Tanzania

Tanzania is home to 17 national parks with a variety of flora and fauna. With delicious food, amazing adventure activities, wildlife safaris, opportunities to meet the local people and more, Tanzania has something to offer every visitor!

The best time to visit Tanzania is June to October. The Great Migration is at its greatest in June and July, and in January and February when the wildebeest drop their calves.

Mount Kilimanjaro - Awe-inspiring, breath-taking, mind-boggling and majestic. Composed of three distinct peaks of Kibo, Mawenzi and Shira, Kilimanjaro is one of the world's leading single and freestanding mountains.

Ngorongoro Conservation Area - A large volcanic caldera, a protected area and a World Heritage Site located 180 km west of Arusha in the Crater Highlands of Tanzania.

Tarangire National Park - Named after the river, Tarangire is the sixth largest national park of Tanzania. The park is famous for the termite mounds that dot the landscape. The abandoned mounds are often home to dwarf mongoose.

Lake Manyara National Park - Located in both Arusha Region and Manyara Region,  but under the jurisdiction of Tanzania National Parks Authority, Lake Manyara National Park is known for the flamingos that inhabit the lake in flocks of thousands.

Zanzibar is a semi-autonomous area of Tanzania, and made up of two islands: Unguja (the main island, often referred to informally as Zanzibar) and Pemba. Stone Town is the older area of the city of Zanzibar.

Pemba Island -  Known as "The Green Island" in Arabic, Pemba Island is dominated by agriculture and is rich in spices. A large proportion of the Zanzibar export earnings comes from cloves from Pemba Island.

House of Wonders - Built in 1883 for Barghash bin Said, second Sultan of Zanzibar, it is the largest and tallest building of Stone Town. It currently houses the Museum of History & Culture of Zanzibar & the Swahili Coast.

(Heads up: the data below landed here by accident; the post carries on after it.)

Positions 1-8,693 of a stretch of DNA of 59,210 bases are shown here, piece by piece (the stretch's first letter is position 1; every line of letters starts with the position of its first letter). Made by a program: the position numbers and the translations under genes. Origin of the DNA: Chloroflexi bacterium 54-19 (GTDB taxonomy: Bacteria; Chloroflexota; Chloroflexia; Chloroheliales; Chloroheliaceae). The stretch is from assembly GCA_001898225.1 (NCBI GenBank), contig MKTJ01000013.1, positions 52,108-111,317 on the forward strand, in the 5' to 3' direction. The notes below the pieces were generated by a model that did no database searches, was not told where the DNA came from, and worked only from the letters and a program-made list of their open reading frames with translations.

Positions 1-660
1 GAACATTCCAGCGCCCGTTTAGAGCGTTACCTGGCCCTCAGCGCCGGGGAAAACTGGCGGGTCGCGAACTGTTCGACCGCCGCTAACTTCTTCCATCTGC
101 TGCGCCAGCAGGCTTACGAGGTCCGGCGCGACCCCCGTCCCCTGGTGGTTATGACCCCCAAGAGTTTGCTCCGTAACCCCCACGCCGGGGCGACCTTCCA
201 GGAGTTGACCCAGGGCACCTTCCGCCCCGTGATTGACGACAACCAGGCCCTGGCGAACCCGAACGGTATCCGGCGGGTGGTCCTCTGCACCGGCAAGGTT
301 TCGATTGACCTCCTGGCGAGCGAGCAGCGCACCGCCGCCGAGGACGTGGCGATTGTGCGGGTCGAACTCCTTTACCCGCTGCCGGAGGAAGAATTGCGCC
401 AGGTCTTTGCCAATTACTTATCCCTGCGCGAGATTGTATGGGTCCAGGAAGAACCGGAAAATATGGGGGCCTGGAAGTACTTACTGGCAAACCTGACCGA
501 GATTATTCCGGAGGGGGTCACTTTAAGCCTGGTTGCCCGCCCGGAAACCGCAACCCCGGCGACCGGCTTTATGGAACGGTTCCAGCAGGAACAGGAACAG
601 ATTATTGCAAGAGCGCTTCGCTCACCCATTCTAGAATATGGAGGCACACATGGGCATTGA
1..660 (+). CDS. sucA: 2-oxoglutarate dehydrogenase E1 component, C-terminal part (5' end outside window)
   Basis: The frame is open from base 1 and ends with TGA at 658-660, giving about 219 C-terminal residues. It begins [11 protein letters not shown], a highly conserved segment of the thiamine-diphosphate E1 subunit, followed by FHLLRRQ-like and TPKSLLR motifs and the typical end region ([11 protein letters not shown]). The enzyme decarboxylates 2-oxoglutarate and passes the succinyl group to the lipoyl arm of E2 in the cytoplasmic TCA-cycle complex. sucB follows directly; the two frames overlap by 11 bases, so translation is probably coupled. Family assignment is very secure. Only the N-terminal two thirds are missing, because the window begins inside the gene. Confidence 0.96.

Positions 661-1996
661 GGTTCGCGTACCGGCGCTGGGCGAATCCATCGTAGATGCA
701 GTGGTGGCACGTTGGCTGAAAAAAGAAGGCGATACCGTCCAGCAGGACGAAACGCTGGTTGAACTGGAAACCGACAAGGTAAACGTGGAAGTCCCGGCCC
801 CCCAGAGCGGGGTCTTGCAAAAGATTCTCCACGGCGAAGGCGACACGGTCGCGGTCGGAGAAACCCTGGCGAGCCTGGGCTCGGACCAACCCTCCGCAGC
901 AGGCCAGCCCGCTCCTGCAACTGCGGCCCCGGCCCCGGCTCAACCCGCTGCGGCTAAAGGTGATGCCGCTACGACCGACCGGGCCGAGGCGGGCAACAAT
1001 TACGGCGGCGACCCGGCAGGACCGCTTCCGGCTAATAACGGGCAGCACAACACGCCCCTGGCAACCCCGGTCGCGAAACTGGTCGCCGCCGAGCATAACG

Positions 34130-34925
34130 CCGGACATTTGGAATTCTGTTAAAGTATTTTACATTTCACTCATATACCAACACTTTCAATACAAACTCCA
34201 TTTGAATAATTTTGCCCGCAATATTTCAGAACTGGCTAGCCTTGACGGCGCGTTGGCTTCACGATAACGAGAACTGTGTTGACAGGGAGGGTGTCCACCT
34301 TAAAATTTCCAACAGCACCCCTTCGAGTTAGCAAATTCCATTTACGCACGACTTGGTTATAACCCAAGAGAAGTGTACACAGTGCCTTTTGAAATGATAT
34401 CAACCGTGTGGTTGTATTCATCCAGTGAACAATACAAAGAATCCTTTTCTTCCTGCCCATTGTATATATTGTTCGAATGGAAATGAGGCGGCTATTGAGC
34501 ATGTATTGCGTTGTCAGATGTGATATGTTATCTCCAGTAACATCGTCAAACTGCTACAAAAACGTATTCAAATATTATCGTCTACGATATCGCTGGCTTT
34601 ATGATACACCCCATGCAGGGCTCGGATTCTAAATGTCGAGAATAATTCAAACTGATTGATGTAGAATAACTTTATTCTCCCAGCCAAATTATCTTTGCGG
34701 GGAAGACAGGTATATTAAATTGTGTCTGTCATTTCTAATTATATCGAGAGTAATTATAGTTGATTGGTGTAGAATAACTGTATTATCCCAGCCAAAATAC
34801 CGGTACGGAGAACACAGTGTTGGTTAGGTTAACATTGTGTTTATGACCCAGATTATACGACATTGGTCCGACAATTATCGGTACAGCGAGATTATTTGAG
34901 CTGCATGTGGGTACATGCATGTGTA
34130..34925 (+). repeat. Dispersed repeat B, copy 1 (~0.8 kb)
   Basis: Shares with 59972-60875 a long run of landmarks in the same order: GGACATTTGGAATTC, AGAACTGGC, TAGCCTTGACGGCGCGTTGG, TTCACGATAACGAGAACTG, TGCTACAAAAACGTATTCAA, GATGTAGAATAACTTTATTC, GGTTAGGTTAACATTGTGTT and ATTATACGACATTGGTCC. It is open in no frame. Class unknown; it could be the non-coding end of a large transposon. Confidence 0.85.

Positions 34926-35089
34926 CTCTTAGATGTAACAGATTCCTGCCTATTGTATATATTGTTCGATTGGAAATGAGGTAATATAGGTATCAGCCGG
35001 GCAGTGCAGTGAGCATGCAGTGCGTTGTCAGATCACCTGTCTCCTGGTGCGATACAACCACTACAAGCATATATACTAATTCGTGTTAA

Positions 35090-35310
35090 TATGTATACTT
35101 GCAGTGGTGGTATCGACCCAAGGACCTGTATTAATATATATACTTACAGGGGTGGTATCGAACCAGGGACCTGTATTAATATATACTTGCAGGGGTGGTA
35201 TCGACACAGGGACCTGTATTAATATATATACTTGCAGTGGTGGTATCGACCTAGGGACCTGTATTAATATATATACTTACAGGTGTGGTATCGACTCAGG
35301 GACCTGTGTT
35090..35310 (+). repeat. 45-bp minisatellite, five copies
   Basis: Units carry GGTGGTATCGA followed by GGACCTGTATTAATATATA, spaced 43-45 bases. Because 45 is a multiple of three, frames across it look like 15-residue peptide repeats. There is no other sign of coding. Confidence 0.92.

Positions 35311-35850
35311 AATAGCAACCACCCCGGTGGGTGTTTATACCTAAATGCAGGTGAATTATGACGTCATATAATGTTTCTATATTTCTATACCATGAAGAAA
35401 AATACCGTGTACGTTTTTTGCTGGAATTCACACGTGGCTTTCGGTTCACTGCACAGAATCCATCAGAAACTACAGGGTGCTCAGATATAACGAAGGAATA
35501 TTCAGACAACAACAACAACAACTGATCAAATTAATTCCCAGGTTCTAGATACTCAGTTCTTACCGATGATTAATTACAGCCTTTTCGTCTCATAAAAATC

Hamamni Persian Baths
- This is an historical building of Stone Town. It was built between 1870 and 1888 for Sultan Barghash bin Said for use as public baths, and maintained this function until 1920.

Old Fort of Zanzibar
- The oldest building and the most important attraction of Stone Town, this fort was built in late 17th century by the Omanis to defend the island from the Portuguese.

National Museum of Tanzania - Located next to the botanical gardens is a consortium of five Tanzanian museums preserving and exhibiting the history and natural environment of Tanzania.

Kizimkazi Mosque - One of the oldest Islamic buildings on the East African coast, the Kizimkazi Mosque is a mosque situated on the southern tip of the island of Zanzibar

Old Dispensary - It is also known as Ithnashiri Dispensary, and owes its name to the fact that it served as a dispensary in the first half of the 20th century. It is a very finely decorated building with carved wooden balconies and stained glass decorations. The main structure is built with traditional Zanzibari coral rag and limestone, but covered with stucco adornments of European neo-classical taste.


Tanzania contains 17 national Parks with about 20 percent of the species of Africa’s large mammal population.

Tanzania is known for its predators - Serengeti National Park is one of the best places for spotting lions, cheetahs and leopards. There are more than four million wild animals with about 430 species and subspecies. And also there are over 1000 species of birds, 60000 insect species, about 25 types of reptiles or amphibians, 100 species of snakes and numerous fish species.

Wildlife enthusiasts visit Tanzania for the Great Migration of wildebeest (and zebra and antelope) - herds of millions moving with the seasons, preyed upon by big cats and crocodiles.


The main staple in Tanzania is ugali, a porridge made from maize that is eaten all over Africa. Tanzanians are largely meat eaters and a standard meal is nyama choma, roasted beef or goat meat, usually served with a spicy relish called kachumbari, often a mixture of peppers, onions and tomato.